I’m back!

Contrary to urban myth and legend I’m still alive! Admittedly this is not a full resumption of service, but things are lurching slowly towards normality. Until a whole world of other things are completed, pretty much everything RF is on hold.

That said, there’s no point in making a post just to say I’m doing nothing – that’d be silly!

How about a little bit of on the cheap asset protection using the Internet of Things (IoT) to do something useful, unlike a fridge that knows when you’re running low on milk and then gets Tesco’s to delivery you 4 pints of freshly squeezed cow that is 3 days out of date?

I like the whole world of Instructables.com and came across a very nifty little post that seemed an ideal way to ease myself back into things and at the same time do something that I need at the moment – keeping an eye on the things I own!

There are two articles for this natty little device, the first gets you up and running and the second refines it beautifully.

I sourced the required door alarm unit and WiFi module from eBay for next to nothing and duly waited 3-4 weeks for them to land, but hey who’s complaining?

The ESP8266 WiFi module is tiny and a real work of art. With a few wires in place we’re set to go.

I plumped for a USB-FTDI module to program the ESP8266 as I couldn’t find my Arduino stuff in all the chaos and boxes around me. Again, a couple of quid from eBay.

And with it all hooked together, off we go!

I cheated a bit and used my laptop to search for the ESP8266 when it booted as a WiFi access point and then changed the IP address to my home network range so I could see it on my desktop machine via the built in web server which provides access to the inner workings of the module.

A real low baller came in the form of IFTTT changing the Maker Channel to Webhooks, which does exactly the same thing but isn’t called Maker Channel. That’s the problem when you play with this stuff late at night rather than go to bed, your brain lets you down.

So after a bit of desktop playing I had everything running nicely although it was as slow as hell using the ESP8266 BASIC program. Time to enhance!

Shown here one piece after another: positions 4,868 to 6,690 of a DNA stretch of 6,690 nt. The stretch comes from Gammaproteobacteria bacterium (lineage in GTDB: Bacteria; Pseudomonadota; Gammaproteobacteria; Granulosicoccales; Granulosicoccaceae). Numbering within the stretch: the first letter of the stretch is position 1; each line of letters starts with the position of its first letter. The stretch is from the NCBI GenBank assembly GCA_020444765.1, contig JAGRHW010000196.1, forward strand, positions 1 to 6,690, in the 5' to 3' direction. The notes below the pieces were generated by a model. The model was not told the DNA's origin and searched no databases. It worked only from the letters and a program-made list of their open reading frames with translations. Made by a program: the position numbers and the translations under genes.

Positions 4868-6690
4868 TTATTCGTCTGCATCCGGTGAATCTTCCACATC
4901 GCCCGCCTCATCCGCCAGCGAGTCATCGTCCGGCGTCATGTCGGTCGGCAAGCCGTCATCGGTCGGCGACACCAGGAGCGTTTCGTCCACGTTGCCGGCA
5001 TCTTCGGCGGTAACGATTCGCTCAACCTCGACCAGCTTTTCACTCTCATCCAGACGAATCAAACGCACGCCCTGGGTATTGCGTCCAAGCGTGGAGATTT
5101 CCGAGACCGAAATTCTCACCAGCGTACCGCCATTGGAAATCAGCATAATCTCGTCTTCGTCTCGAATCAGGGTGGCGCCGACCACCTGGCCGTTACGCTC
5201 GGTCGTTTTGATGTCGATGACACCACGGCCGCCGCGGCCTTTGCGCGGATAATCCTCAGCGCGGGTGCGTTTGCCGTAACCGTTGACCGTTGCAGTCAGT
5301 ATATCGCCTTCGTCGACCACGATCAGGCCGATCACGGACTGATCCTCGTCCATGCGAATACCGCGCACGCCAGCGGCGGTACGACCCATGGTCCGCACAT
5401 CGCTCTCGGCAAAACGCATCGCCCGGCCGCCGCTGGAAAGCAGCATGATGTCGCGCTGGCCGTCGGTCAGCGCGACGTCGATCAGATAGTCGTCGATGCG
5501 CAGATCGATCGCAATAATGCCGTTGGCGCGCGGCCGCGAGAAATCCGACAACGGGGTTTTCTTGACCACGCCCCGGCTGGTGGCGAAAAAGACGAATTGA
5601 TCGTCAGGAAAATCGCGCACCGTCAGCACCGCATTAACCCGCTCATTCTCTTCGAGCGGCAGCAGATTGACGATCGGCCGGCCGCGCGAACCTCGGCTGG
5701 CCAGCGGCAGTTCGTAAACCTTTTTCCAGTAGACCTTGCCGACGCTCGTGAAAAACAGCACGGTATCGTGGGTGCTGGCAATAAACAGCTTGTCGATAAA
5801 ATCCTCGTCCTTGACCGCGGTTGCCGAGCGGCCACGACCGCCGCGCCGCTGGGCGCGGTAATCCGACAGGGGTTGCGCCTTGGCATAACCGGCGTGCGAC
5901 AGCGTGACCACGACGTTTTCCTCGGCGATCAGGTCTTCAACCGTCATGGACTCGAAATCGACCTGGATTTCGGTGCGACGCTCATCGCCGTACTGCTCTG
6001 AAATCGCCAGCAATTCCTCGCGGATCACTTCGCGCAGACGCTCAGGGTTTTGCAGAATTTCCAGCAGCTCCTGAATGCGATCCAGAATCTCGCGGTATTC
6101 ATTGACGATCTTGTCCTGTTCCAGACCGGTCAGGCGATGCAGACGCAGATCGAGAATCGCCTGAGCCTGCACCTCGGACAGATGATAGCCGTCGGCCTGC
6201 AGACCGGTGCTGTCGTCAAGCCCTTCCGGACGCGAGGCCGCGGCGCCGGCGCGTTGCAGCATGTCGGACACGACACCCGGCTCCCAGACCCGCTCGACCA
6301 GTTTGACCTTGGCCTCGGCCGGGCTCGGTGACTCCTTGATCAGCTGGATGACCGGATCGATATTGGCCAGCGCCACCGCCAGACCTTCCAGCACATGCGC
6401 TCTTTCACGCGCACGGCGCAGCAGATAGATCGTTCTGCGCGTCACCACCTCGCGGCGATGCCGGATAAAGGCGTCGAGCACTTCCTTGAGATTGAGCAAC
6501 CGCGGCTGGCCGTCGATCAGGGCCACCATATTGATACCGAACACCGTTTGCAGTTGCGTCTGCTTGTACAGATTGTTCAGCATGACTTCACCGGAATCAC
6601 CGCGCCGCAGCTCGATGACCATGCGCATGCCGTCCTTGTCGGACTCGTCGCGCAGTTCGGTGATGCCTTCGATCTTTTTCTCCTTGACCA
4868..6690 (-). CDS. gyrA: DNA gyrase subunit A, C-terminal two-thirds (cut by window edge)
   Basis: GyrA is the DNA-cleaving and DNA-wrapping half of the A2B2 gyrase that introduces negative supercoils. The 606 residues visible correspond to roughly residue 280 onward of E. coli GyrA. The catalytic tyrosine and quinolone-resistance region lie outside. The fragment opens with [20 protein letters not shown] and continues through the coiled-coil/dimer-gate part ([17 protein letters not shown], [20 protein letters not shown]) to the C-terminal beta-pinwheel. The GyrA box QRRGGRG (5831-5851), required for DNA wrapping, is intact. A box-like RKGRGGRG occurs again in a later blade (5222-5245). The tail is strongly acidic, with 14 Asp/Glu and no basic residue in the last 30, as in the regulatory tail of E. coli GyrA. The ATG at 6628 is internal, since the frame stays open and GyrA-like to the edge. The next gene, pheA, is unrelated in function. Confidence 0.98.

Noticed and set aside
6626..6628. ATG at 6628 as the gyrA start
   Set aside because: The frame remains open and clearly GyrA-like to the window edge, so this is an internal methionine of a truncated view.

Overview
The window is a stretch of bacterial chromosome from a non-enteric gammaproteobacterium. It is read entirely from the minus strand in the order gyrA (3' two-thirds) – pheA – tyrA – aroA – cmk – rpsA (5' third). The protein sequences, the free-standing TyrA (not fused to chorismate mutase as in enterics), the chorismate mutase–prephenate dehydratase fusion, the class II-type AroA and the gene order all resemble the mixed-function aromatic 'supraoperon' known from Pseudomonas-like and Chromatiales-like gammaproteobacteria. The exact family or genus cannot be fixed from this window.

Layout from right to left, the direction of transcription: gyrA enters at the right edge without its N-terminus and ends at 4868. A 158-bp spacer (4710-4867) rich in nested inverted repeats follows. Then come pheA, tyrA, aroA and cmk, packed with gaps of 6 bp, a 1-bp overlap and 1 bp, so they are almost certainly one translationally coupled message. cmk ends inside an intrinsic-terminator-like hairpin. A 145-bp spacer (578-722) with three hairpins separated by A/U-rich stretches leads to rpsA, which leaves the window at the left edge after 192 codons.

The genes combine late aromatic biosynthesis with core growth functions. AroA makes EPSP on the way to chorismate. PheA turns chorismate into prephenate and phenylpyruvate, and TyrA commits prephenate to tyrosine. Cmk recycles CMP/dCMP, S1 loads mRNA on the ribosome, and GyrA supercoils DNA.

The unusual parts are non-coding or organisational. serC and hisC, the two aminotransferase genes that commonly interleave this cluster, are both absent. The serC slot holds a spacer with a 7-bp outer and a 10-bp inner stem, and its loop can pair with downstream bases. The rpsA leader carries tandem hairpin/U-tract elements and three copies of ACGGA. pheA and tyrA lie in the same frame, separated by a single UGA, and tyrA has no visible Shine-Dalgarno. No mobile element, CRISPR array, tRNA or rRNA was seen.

ClemRz’s second post uses an Arduino script to do a slicker job and it’s a neat piece of code. Top tip, make sure you are using the absolute latest version of the Arduino environment (1.8.3) as I kept getting weird compilation errors until I upgraded it.

It works a treat and is much faster than the original iteration!

Now the next trick was to give the ESP8266 a home. The little $2 door alarm, for what it is, isn’t that bad. It makes a hell of a racket when it’s activated and would probably be useful enough on a hotel room door for slightly less salubrious stays, say the Days Inn Hotel on the M20 in Kent. But all we’re doing here is nicking the housing and the reed switch in effect. With the piezo sounder and the autotransformer removed from the PCB there’s plenty of space for the ESP8266 to cuckoo. This is a silent alarm which is neat as it adds nicely to the element of surprise on intervention as anyone sticking their nose into places they shouldn’t, doesn’t know that you know that they’re there!

So with a few breaking of tracks and soldering of wires it’s all done. You can just see the LED on the ESP8266 glowing. I kept it despite the minor drain it will cause on battery life just so I knew it was alive.